- MOB is anything in a game that can move without a player’s input.
- In early games, MOBs were pretty mundane due to technological limitations.
- An NPC typically refers to a character that you can interact with but is not controlled by another player.
A seldom-used phrase in the gaming world is MOB. Don’t be alarmed; it has nothing to do with the mafia. It is actually an acronym for mobile and can also refer to mobile objects. However, it specifically refers to moving, non-playable characters in a game.
Typically a MOB is found in video games as a character that the player must battle. However, this is not always the case, as some MOBs just exist to add to a game’s environment. More recently, the term MOB has been used by players of Minecraft as there are plenty of MOBs in the game.
Origin of the term MOB
There isn’t an exact date to pinpoint the origin of the term MOB. However, we can trace it back to the 1980s when multi-user dungeon (MUD) games were very popular. The first user of the term mobile object we know of is Richard Bartle (the creator of MUD) which he used to describe any mobile object in mud source code.
Later, users of the term shortened it to just MOB when discussing mobile characters. These older games featured boss battles that were literal moving objects, compared to older-style bosses that were still. The added mobile element led many players to refer to them as “mobiles” or MOBs.
What Is a MOB
Using this original definition, a MOB is anything in a game that can move without a player’s input. In modern games, this may seem trivial as nearly every person in a game can move on their own, but in the 1980s, it was groundbreaking. Similarly, games featured very few MOBs, and they were typically used for boss battles.
In early games, MOBs were pretty mundane due to technological limitations. This meant that most actually had the same programming, which could be noticeable by the end of a game. Today MOBs are used for thousands of different characters and objects within a game. Some MOB interactions impact the game, while others just add to a game’s experience.
Although MOBs started in MUD programming, they eventually moved into MMORPGs when they became popular. MOBs became an important part of MMORPGs because they featured multiple real-world players that would need to interact with MOBs in order to progress through the game.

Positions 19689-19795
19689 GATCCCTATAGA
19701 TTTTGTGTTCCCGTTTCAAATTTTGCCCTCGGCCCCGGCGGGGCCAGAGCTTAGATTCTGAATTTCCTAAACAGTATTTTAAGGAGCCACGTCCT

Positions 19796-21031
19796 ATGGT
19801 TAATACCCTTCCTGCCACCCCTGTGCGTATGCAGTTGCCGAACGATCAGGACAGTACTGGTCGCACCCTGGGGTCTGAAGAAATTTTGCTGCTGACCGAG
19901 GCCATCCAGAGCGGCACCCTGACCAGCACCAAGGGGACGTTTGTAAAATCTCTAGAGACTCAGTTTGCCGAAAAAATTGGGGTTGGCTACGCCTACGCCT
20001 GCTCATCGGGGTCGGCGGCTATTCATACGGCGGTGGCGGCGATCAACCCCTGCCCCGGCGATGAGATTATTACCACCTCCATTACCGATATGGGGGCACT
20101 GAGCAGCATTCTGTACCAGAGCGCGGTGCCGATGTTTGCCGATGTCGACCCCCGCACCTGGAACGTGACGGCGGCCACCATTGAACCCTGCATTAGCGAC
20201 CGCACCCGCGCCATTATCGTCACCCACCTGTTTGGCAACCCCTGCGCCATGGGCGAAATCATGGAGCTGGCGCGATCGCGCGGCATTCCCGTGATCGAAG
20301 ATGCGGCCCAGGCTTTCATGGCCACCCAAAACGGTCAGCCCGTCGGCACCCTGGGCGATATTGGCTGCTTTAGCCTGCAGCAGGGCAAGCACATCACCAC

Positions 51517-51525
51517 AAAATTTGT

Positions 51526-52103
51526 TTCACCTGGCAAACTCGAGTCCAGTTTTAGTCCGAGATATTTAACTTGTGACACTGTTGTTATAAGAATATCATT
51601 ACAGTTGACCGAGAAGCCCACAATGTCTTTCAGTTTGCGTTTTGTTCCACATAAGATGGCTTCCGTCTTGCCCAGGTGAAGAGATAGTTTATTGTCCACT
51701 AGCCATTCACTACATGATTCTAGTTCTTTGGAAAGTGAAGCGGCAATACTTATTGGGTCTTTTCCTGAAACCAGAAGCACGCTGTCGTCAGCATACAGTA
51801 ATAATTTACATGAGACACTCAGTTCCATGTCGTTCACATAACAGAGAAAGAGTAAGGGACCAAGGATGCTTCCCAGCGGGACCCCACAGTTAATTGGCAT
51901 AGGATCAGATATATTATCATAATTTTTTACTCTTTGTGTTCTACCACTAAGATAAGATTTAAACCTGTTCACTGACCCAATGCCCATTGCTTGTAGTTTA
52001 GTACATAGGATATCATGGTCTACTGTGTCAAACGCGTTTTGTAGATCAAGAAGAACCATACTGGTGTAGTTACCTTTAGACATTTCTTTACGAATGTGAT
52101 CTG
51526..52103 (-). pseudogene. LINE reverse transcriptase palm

A non-playable character (NPC) is the more common term today among gamers. However, it does not encompass everything that a MOB is. An NPC typically refers to a character that you can interact with but is not controlled by another player. Instead, it is controlled by the game.
Use of MOB in Minecraft
The hit video game Minecraft really brought the term MOB into the mainstream. This is because Minecraft uses the term MOB to describe creatures in its games. This is pretty fitting since the moving objects are exactly what MOB was meant to refer to.
Unlike early MOBs, the ones in Minecraft can interact with the world around them and are affected by changes you make in the game. They can also interact with other MOBs in the game. MOBs in Minecraft come in three different backgrounds. The MOBs can either be passive, neutral, or hostile.
The passive MOBs are usually the tamest as they will not attack even if provoked. On the other hand, neutral ones are also fairly laid back, but they will come after you if you provoke them. Last are the host MOBs, which will come after you when too close. Bosses would fall into the hostile category even though they are slightly different.
In Minecraft, players can also create their own MOBs. These are called utility MOBs, and they can be used by the player for various purposes, such as defense from hostile MOBs. Minecraft also holds votes, allowing players to vote for the next MOB to add.
Shorthand and Slang in Gaming
The use of terms such as MOB is nothing new in gaming. Everything seems to have an abbreviation in the gaming world. Genres, features, ratings, and even franchises all have shorthand versions. Whether it was to be cool or chat faster, shorthand and gaming have been together for decades.
ESRB is one of the most prominent users of shorthand in the video game industry. It is the US rating agency that assigns age restrictions to all video games. The popular terms are E, E10+, T, M, and AO. There are also others, such as one for games designed for young children as well as one for ratings that have not yet been designated. The rating works similarly to movie ratings in that certain criteria dictate what category a game falls in.